Mosquitoes have been around for 100 million years.
The animal that kills the most people may well surprise you. Forget lions, snakes, spiders, bees or dogs. The animal widely regarded as killing the most people in modern history is the mosquito (Spanish for ‘little fly’).
Mosquitoes kill more than a million people a year and are known to spread diseases such as malaria, yellow fever, encephalitis, and dengue fever. Most deaths are the result of malaria. The World Health Organisation claims that between 300 and 500 million cases of malaria occur each year, and a child dies from malaria every 30 seconds.
Malaria is spread by hungry female mosquitoes carrying the malaria parasite Plasmodium in their guts. When the mosquito bites a human it injects into the body saliva containing the parasite. The parasite enters the blood stream, makes its way to the liver and gets down to multiplying. From there the parasites leave the liver and infect red blood cells, which are then destroyed. Blood vessels in the brain and lungs are also affected, leading to low oxygen levels and often coma followed by death.
Anti-malarial drugs exist, but there’s currently no malaria vaccine.
Short answer: The mosquito kills the most people. The majority of deaths occur in Africa. Scientists are currently working on a vaccine to defeat the malaria parasite.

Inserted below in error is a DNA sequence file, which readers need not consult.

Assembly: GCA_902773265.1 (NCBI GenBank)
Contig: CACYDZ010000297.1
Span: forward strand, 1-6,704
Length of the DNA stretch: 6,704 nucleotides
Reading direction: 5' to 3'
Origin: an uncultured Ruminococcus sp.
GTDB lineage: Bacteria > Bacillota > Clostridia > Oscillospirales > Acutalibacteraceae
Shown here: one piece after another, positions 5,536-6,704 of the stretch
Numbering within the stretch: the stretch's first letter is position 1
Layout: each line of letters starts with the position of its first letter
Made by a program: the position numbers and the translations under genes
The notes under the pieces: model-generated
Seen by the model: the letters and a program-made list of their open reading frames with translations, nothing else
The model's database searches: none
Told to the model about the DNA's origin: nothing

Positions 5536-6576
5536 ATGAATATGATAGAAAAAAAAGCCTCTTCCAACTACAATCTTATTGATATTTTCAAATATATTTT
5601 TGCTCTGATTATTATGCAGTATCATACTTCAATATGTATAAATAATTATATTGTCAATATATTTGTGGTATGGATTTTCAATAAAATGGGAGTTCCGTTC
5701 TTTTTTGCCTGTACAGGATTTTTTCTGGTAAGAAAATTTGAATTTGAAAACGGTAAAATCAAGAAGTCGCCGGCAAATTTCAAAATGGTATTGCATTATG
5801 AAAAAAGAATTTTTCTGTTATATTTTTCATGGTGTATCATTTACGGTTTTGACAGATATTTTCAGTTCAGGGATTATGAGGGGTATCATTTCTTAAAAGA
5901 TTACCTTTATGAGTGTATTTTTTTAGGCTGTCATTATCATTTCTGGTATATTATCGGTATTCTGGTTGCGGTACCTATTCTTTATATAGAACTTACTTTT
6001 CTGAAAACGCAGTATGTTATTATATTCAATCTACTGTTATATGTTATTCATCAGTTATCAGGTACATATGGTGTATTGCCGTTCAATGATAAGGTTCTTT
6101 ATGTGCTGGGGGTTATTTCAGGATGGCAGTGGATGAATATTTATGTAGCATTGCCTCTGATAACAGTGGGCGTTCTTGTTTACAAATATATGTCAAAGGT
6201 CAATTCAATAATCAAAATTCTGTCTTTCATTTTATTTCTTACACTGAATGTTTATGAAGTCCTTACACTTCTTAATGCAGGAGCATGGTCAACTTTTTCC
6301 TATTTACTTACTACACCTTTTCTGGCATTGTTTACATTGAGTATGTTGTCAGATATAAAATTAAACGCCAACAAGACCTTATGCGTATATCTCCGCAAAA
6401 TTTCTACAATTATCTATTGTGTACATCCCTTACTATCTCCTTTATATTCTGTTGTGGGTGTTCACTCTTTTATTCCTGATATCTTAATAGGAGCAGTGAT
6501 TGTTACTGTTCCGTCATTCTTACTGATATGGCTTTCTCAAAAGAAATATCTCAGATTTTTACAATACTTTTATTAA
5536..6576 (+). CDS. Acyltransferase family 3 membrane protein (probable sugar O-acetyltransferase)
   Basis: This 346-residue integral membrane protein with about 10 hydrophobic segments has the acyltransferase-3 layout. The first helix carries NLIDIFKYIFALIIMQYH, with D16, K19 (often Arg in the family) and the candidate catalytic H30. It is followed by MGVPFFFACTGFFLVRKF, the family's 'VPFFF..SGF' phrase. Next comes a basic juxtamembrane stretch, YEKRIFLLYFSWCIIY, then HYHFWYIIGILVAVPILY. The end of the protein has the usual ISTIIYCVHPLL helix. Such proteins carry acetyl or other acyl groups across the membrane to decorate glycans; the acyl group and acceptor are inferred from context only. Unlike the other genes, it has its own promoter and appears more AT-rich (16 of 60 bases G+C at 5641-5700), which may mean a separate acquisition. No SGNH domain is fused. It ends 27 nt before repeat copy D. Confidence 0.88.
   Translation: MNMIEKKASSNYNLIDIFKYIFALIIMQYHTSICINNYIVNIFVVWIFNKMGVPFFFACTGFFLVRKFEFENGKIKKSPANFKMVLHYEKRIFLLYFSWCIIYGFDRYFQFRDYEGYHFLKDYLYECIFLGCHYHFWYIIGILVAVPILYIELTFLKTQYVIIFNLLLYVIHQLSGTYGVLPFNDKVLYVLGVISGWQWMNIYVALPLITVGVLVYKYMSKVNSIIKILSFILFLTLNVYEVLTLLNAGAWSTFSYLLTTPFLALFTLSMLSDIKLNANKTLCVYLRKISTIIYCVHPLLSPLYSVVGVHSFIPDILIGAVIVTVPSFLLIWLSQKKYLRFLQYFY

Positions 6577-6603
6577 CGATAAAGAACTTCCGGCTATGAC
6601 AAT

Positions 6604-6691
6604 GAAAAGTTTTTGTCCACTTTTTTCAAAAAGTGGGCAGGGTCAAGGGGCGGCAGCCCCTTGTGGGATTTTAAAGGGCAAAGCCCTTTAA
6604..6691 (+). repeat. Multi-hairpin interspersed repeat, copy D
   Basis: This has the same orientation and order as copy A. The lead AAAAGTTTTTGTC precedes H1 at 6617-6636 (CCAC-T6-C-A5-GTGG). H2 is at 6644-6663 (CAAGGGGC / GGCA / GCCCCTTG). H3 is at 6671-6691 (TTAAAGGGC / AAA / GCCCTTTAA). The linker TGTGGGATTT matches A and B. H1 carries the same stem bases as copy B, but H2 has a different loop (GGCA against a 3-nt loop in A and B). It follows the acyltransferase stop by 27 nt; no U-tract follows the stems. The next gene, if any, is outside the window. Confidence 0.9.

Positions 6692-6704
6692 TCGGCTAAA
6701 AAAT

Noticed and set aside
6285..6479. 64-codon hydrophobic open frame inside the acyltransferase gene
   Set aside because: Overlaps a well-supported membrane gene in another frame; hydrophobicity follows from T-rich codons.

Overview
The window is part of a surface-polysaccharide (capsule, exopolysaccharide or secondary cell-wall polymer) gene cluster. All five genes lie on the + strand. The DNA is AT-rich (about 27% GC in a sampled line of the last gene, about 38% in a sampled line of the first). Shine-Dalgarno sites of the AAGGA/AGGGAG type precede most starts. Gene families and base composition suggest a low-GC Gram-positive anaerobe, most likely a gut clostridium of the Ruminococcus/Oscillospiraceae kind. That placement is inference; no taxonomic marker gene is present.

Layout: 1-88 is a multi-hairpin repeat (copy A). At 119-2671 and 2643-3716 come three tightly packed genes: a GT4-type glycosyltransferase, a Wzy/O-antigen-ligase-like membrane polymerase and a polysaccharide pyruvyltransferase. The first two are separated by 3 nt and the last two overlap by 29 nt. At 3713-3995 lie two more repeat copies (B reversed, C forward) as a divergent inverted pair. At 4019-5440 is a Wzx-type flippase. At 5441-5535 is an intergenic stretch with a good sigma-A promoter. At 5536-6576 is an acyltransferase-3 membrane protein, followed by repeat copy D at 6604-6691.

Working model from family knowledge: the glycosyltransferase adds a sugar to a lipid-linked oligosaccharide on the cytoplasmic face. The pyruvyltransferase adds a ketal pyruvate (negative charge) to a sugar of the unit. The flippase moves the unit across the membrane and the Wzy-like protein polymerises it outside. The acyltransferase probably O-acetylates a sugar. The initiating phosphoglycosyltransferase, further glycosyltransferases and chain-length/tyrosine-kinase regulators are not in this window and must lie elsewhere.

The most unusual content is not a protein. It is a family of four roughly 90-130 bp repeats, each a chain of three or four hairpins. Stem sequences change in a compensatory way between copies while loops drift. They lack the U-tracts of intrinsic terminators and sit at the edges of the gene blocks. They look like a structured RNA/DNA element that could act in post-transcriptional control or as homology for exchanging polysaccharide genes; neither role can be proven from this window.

These German soliders probably died on the Eastern Front.
No one knows the exact death toll, but World War Two killed the most people with up to 85 million people dead. This figure includes war-related deaths such as disease and famine.
While the figure of 85 million is the subject of debate by academics and researchers, it is agreed that more civilians died than soldiers, and that the Soviet Union suffered the most with up to 30 million dead.
Death wasn’t confined to the battlefield. World War Two was notable for indiscriminate bombing of populated civilian areas, the holocaust, mistreatment of prisoners, slavery, crimes against humanity, and famine.
Short answer: World War Two killed the most people in history. Eastern Europe was perhaps the most dangerous place to be. The German and Russian armies not only fought each other but also committed widespread atrocities on civilian populations.
John Lennon was on the money.
This question is not new. Ancient philosophers Aristotle, Plutarch and Macrobius considered it, as has the modern genius Stephen Hawking. The ‘chicken or egg’ dilemma isn’t just a matter of biological evolution but also one of impasse. Still, you can have fun asking and answering this question using evolutionary knowledge many of us take for granted.
If you’ve read Darwin’s On the Origin of Species you might know the answer already.
It’s the egg. To put it extremely simply, a very close genetic relative of the chicken laid an egg that featured a mutation. The mutation may have occurred during conception, or within the egg itself, giving rise to what we consider a chicken. Indeed, scientists believe the modern chicken is a hybrid of the red junglefowl and the grey junglefowl.
I’m sure acolytes of the Book of Genesis have a problem with the above, but feel free to ‘Be fruitful, and multiply’.
Short answer: John Lennon said it best when he sang “I am the egg man”.